AGRIGENTO, Italy – The Valley of the Temples archaeological park in Agrigento, Sicily, announced that the statue of Atlas will rise again at the Temple of Zeus.
“The re-installment of the statue of Atlas is the culmination of a more comprehensive restoration,” says Roberto Sciarratta, director of the Valley of the Temples archaeological park. Sciarratta added that “it is an extraordinary project, which belongs to the world but which was born here in the Valley of the Temples.”
The Valley of the Temples is located on Sicily’s southern coast in the area the Romans called Magna Graecia, or “Greater Greece,” a region that ran from the western tip of Sicily to modern-day Apulia at the “heel of the boot” formed by the Italian peninsula. Settlers brought Hellenic civilization to the region around 800 years BCE. The local Italic peoples became Hellenised and adopted Greek culture. Greek is still spoken in parts of Italy because of the Hellenic diaspora.
The Valley of the Temples is the result of massive efforts by the 100,000 or so local inhabitants, whom Plato would describe as building like they would live forever and partying like it was their last day. The building in the Valley – which might be better referred to as a ridge – represents some of the best-preserved examples of art and architecture surviving from Magna Graecia, despite ancient attacks by Carthage.
The archeological site was re-discovered in the 19th century, and it remains a site of excavation and study.
The Valley contains seven temples with Doric columns, including temples to Asclepius, Castor and Pollux, Concordia, Heracles, Hephaestus, and Juno Lacinia, along with the Temple of Olympian Zeus. There were also temples of Demeter and Athena, as well as chthonic gods.
The Temple of Concordia is the best preserved of the temples, likely because it was converted to a church around 600 CE. The site was not only ravaged by ancient wars but also exploited as a source of brick and stone for building early parts of the surrounding city and a nearby Roman marina, now the harbor at modern Porto Empedocle about three miles southwest of Agrigento. During the Roman period, Agrigento was called Girgenti, and prior to that, Akragas.
The Temple of Olympian Zeus is the largest of the set and was never completed. It was likely founded to memorialize the Battle of Himera in 460 BCE, when the cities of Akragas and Syracuse defeated the Carthaginians.
Architecturally different than the other temples, the Temple of Olympian Zeus – regrettably, now mostly rubble along the Olympieion field – was the largest in the complex, being about 570 feet (112 meters) by 184 feet (56 meters) in size. It did not have freestanding Doric columns. Instead, because of the size and weight of the bands over the columns, continuous stone curtains were used to support the weight. The columns were immense, as high as 63 feet (19 meters) tall.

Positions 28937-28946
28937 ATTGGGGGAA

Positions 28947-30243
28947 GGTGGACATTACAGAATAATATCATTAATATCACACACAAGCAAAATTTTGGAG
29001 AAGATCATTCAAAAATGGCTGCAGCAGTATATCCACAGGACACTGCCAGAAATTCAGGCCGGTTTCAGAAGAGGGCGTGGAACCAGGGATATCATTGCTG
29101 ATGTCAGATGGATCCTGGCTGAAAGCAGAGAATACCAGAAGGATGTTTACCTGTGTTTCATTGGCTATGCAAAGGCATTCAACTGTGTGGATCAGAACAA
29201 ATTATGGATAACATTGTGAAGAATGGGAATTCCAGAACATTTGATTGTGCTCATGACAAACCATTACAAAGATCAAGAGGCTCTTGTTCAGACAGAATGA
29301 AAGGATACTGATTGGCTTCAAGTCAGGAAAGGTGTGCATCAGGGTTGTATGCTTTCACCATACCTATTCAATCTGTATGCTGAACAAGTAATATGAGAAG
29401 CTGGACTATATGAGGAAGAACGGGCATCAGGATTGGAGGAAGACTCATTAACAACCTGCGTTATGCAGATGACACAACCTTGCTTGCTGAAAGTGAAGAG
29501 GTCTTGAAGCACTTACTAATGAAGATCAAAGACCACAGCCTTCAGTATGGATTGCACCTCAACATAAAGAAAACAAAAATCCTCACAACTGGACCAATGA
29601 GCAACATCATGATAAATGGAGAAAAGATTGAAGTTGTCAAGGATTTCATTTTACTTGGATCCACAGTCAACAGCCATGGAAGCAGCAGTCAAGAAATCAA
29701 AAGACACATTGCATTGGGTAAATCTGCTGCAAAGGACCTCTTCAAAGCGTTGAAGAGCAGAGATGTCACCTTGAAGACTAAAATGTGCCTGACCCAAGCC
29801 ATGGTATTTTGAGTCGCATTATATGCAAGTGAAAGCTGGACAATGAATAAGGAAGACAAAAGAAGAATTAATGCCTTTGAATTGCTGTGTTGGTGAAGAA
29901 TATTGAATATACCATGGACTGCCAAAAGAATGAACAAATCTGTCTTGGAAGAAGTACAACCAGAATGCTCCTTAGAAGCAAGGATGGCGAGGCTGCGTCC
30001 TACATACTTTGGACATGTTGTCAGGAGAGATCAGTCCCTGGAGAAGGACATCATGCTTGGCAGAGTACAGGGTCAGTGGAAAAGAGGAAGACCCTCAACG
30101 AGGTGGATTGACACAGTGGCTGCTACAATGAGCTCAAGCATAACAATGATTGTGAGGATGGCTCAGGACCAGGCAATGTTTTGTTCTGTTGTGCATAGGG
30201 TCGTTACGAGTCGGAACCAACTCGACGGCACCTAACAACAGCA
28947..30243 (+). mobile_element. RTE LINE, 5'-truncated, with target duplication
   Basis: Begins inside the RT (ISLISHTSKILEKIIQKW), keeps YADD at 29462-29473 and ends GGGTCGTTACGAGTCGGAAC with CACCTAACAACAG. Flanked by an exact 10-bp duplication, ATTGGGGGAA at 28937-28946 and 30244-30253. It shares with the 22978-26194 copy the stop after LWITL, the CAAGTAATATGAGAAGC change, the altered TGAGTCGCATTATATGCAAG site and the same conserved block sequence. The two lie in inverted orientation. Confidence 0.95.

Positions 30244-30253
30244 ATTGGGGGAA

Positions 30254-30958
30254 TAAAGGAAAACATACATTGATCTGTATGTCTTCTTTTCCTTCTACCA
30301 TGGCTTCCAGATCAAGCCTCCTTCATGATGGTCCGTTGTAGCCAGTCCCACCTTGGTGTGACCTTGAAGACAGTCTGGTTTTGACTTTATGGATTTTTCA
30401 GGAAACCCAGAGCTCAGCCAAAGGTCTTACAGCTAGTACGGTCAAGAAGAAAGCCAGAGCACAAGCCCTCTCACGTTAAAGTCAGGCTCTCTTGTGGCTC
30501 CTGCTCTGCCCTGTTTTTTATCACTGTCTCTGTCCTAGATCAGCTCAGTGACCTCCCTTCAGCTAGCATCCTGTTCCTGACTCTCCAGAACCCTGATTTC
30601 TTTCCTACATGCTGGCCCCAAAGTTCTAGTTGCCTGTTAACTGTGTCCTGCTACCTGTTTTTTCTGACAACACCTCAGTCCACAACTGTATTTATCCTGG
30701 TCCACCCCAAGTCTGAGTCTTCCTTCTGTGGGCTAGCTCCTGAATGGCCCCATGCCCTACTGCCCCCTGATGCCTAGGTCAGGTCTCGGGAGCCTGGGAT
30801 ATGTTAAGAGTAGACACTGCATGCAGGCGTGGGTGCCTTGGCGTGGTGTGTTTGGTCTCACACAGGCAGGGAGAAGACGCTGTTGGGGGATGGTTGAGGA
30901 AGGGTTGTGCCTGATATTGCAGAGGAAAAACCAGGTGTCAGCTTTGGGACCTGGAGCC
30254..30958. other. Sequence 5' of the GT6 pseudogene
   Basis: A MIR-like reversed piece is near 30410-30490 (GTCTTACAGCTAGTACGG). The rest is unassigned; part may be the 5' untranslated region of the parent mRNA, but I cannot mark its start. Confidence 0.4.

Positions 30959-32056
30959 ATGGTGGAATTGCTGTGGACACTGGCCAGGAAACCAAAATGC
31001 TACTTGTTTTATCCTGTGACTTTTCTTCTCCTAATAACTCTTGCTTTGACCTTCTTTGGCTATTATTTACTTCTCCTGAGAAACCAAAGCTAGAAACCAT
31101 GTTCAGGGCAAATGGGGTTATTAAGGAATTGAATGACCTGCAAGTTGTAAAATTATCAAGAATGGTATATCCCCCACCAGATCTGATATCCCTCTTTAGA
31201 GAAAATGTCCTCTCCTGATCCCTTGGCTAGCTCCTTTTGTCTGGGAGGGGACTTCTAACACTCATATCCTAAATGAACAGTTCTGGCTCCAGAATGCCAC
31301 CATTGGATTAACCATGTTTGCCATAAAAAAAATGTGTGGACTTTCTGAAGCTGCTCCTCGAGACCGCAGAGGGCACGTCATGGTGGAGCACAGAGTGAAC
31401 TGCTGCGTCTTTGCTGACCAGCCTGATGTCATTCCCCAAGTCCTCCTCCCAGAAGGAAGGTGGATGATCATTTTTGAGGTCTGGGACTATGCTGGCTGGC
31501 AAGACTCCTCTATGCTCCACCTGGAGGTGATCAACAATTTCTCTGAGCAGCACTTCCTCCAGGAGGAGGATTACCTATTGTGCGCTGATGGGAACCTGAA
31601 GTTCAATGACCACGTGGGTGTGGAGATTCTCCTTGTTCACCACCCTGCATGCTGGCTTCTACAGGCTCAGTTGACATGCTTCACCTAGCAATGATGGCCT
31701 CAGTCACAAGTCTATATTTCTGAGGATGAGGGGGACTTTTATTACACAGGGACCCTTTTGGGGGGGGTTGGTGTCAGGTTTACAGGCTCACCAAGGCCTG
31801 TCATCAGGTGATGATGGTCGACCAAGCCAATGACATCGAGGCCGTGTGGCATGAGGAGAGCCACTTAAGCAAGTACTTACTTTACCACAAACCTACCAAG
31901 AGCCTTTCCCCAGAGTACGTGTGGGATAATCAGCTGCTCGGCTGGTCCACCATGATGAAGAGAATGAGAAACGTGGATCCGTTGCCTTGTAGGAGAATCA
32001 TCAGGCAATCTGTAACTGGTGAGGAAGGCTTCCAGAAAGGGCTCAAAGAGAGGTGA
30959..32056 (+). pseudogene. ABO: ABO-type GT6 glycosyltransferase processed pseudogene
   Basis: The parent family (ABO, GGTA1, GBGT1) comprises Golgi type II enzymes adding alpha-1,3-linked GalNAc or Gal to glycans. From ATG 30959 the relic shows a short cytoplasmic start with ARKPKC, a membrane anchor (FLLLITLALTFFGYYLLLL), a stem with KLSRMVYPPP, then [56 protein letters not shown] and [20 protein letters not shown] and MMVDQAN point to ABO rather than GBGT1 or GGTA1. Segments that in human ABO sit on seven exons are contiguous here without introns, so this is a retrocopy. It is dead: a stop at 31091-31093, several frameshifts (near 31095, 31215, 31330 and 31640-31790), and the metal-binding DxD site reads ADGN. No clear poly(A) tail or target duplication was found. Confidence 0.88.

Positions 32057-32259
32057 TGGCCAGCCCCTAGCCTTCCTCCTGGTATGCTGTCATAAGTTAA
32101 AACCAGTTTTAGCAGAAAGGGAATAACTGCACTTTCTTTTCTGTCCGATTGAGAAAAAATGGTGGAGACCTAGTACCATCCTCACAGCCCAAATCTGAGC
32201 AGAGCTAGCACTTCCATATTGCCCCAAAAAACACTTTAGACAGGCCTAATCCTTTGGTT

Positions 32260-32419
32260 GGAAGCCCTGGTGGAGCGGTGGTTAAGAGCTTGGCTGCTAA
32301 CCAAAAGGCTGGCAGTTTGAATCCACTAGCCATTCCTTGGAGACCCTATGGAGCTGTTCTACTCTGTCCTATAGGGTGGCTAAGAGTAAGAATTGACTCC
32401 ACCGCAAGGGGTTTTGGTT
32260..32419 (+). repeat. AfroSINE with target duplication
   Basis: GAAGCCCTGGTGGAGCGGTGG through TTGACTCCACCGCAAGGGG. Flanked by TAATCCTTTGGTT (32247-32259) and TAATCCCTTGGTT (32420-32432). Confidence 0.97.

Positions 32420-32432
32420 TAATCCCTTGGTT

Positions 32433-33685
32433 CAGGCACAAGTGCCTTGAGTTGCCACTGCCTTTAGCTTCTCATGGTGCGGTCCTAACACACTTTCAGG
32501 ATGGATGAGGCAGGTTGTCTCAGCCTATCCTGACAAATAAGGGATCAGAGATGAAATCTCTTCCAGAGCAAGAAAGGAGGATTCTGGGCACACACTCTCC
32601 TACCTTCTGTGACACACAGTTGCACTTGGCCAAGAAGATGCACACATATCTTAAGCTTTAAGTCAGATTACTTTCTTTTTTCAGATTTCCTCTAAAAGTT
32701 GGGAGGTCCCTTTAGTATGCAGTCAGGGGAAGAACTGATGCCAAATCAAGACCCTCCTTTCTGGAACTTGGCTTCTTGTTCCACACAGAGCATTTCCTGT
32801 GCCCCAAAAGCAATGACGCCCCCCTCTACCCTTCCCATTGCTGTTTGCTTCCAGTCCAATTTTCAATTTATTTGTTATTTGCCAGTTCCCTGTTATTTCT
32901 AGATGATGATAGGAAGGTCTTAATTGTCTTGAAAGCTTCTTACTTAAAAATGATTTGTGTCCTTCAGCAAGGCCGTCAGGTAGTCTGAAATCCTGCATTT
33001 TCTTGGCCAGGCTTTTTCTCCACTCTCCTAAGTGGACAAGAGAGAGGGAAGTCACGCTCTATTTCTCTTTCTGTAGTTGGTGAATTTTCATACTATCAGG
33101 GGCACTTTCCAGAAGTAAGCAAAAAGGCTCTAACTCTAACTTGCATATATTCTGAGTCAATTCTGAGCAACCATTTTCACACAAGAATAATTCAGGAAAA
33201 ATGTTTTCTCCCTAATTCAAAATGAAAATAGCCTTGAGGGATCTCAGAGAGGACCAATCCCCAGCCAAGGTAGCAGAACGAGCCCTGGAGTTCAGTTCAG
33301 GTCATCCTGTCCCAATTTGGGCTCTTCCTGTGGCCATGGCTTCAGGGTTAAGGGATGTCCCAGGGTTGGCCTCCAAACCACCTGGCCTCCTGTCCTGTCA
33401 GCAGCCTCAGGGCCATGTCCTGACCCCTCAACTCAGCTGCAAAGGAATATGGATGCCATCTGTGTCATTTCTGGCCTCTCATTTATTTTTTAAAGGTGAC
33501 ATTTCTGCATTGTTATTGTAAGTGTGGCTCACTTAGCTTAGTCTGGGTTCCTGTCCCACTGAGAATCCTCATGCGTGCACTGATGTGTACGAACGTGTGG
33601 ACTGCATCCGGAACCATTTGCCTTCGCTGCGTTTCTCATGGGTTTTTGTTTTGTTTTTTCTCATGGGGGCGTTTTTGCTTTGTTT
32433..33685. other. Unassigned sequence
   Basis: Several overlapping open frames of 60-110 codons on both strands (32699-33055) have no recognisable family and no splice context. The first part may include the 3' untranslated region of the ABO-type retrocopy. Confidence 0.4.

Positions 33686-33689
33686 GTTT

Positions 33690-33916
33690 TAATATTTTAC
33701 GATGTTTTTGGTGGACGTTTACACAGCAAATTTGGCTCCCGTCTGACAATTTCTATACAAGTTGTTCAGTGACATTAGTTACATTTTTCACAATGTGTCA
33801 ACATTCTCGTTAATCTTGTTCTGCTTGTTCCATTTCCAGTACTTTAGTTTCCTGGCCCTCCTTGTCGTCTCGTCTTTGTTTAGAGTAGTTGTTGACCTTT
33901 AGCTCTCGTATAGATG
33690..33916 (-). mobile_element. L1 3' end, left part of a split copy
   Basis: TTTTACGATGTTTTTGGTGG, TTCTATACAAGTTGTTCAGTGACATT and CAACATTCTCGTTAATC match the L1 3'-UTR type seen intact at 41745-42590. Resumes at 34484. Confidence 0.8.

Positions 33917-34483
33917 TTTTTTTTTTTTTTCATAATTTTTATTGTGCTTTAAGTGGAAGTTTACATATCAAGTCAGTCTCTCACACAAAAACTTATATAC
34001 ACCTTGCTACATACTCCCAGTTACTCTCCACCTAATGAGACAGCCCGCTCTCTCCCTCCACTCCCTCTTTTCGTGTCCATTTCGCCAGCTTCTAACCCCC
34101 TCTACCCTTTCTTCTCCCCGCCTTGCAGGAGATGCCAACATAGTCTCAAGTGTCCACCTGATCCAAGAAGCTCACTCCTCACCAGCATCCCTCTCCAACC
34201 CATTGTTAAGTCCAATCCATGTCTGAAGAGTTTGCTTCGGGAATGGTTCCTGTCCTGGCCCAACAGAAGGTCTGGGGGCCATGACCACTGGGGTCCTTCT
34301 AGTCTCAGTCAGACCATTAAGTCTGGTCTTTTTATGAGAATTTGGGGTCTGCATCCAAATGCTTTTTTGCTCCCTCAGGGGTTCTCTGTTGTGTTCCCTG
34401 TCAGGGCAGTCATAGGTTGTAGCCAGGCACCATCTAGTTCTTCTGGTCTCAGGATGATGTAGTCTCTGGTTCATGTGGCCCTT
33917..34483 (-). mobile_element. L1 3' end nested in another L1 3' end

While the temple is still being excavated, there appears to have been a succession of gates at the temple site, as well as at the main sanctuary and a series of smaller sanctuaries to various other gods. There appears to have been a paved sacellum, the holy enclosure, as well as a tholos, a central rounded structure built upon steps that might serve as a central stage.
Giant Atlases supported the weight of the curtain columns from the exterior. They were sculpted in the form of a man and were used in-between columns to help reinforce the temple structure. The Atlases appear to have appear to have been recessed along the temple curtains’ edges. The Atlases alternated between bearded and clean-shaven, all nude with their arms outstretched above their heads forming the support. The statues bear the name of Titan who holds up the sky.
The Atlases have seen damage from both weather and human attack over the centuries, and they have not survived in complete form. One of the Atlases will soon be reconstructed and placed at the entrance of the temple park during the coming year.
Sciaretta said that it has taken some ten years to get to the point that the Atlas can be displayed again. “In the last decade, we’ve recovered and cataloged numerous artifacts that were once a part of the original structure,” he said. “The goal is to recompose piece-by-piece the trabeation [post and lintels] of the Temple of Zeus to restore a portion of its original grandeur.”
Sciaretta said, “The idea is to reposition one of these Atlases in front of the temple, so that it may serve as a guardian of the structure dedicated to the Father of the Gods.”
Editor’s note: The Valley of Temples can be visited online using Google Maps Streetview. The entire site can be “walked” along the trails giving access to close-up views of the temples and the interpretation.